You are currently browsing the tag archive for the ‘other blogs’ tag.

If so, then run, don’t walk, to these posts by Father Z:

“I haven’t been to Confession for 10 years! I don’t know what to do!”

We do not know the day or the hour

How to confess well? I worry I am not doing a good enough job of it.

And of course:

Fr. Z’s 20 Tips for Making a Good Confession

And here’s one by Father Powell:

Making a good Lenten confession

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My friend Annette, who writes the blog Learning to Listen, recently shared a very moving and inspiring post that includes a “Depression Manifesto.”  It has inspired me to start thinking about my own life as someone who suffers the same “family curse.”

Yes, I suffer depression and anxiety.  Whenever I’ve mentioned health problems in my writing, I’ve almost always meant those, although I’ve tended not to name them.  Well, I’m naming them now.  Depression.  Anxiety–particularly social anxiety.  Sometimes a strain of obsessive-compulsive disorder that usually manifests in over-scrupulosity–to which I have referred before.

I also get painfully fixated on things in my past that I regret.  I play them and re-play them in my mind, over and over and over, to the point where I’m just about driven to despair, desperately wishing I could somehow go back and fix them, do things differently, but knowing full well that it’s impossible.  Several days ago, I was in such an agony.

But then I thought back to Annette’s post… I remembered that I was not the only one who experienced such dark moments… remembered that I am not insane…. remembered that all is not lost.

I also turned to God and asked Him what I should do.  I asked my dad too–because he has always known what to do.

And what came to me was something extremely simple:  Just go forth and live each day in such a way as will make God smile.  The past can’t be undone, but the future is still brimming over with opportunities and possibilities.  The future rushes in to every single moment, and every single moment you can choose to do something good, something loving, something beautiful… even if it can’t necessarily be seen or heard or felt by your fellow man; sometimes the greatest deeds are secret, known only to God Himself–and that is enough!  When you make God smile, you can be sure that you are having some kind of wonderful effect on something or somebody somewhere.  Just live for God and His smile!  Even if you don’t feel like smiling yourself.

I know maybe it’s a little silly, maybe even a little conceited, to think of myself making God smile.  But it gives me a goal, a prize, a purpose.  Something to keep my eyes trained on.  Something to draw me out of myself even if I feel very isolated in this world.  It dispels darkness and despair.  It fills my heart with love and tenderness, eagerness and energy.  I love Him, and don’t we always strive to bring our loved ones joy?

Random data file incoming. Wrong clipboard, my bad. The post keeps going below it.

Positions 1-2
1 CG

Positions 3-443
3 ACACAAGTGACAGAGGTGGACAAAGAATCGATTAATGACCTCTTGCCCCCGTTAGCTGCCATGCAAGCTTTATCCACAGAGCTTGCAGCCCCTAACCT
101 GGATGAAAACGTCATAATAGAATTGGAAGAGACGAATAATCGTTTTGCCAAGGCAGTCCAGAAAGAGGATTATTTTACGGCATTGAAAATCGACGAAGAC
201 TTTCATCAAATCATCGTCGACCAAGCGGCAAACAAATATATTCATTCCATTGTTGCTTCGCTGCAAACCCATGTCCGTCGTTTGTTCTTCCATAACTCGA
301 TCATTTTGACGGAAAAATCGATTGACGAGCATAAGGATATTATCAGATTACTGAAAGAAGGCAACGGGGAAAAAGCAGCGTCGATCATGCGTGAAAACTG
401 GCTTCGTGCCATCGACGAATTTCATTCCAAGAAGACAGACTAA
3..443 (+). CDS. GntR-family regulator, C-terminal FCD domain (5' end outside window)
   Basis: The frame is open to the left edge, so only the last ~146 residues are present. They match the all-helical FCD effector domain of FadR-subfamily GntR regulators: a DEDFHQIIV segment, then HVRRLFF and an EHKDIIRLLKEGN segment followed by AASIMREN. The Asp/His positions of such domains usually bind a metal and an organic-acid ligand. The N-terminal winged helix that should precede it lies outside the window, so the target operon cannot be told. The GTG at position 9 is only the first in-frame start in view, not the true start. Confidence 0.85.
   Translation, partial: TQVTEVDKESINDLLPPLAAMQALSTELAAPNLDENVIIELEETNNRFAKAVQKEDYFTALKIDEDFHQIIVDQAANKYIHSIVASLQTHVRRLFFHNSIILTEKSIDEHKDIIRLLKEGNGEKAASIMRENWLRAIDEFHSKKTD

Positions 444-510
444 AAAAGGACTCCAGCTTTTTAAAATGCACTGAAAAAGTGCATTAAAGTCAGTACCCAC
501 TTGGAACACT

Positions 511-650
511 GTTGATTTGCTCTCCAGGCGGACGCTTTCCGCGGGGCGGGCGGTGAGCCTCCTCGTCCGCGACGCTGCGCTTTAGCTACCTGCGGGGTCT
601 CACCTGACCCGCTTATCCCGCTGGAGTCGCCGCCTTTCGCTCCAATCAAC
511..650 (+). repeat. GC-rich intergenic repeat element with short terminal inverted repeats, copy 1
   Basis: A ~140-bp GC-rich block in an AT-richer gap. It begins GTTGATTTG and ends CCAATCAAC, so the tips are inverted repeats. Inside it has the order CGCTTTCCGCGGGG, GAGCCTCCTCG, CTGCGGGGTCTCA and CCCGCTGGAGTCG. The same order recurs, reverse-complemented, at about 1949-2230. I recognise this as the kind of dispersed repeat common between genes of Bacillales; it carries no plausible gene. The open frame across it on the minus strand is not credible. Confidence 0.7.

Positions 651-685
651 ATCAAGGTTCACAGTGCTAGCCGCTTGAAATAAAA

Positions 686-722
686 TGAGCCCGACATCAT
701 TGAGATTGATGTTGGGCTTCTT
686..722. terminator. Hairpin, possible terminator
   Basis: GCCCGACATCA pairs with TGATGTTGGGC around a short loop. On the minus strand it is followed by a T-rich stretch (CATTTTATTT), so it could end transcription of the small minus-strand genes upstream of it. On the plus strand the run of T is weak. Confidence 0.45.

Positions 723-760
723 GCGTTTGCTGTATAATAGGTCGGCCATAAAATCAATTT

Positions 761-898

Anyway, I have decided that that is how I want to live my life in every little moment.

About the same time that I received St. John Berchmans as my Patron Saint for 2011, Pat McNamara posted the story of the miracle that finalized his canonization!  A stunning miracle it was!  It happened in 1866, in a tiny rural town in southern Louisiana called Grand Coteau.  The recipient of the miracle was Mary Wilson, a young Catholic convert who had entered the convent at the Academy of the Sacred heart.

Here is an excerpt from Mary’s testimony:

I do not think I had eaten an ounce of food for about forty days. During that time I had taken nothing but a little coffee or tea, which for a week before I recovered I could no longer take. And for two weeks no medicine had been administered. The doctor said it was useless to torture me more. So, he stopped giving me any. The last two days I was unable to take even a drop of water. I endured the pangs of death. My body was drawn up with pain; my hands and feet were cramped and as cold as death. All my sickness had turned to inflammation of the stomach and throat. My tongue was raw and swollen. I was not able to speak for two days. At each attempt to utter a word, the blood would gush from my mouth.

Being unable to speak, I said in my heart: “Lord, Thou Who seest how I suffer, if it be for your honor and glory and the salvation of my soul, I ask through the intercession of Blessed Berchmans a little relief and health. Otherwise give me patience to the end. I am resigned.” Then, placing the image of Blessed Berchmans on my mouth, I said: “If it be true that you can work miracles, I wish you would do something for me. If not, I will not believe in you.”

I can say without scruple of fear of offending God: I heard a voice whisper, “Open your mouth.” I did so as well as I could. I felt someone, as if put their finger on my tongue, and immediately I was relieved. I then heard a voice say in a distinct and loud tone: “Sister, you will get the desired habit. Be faithful. Have confidence. Fear not.”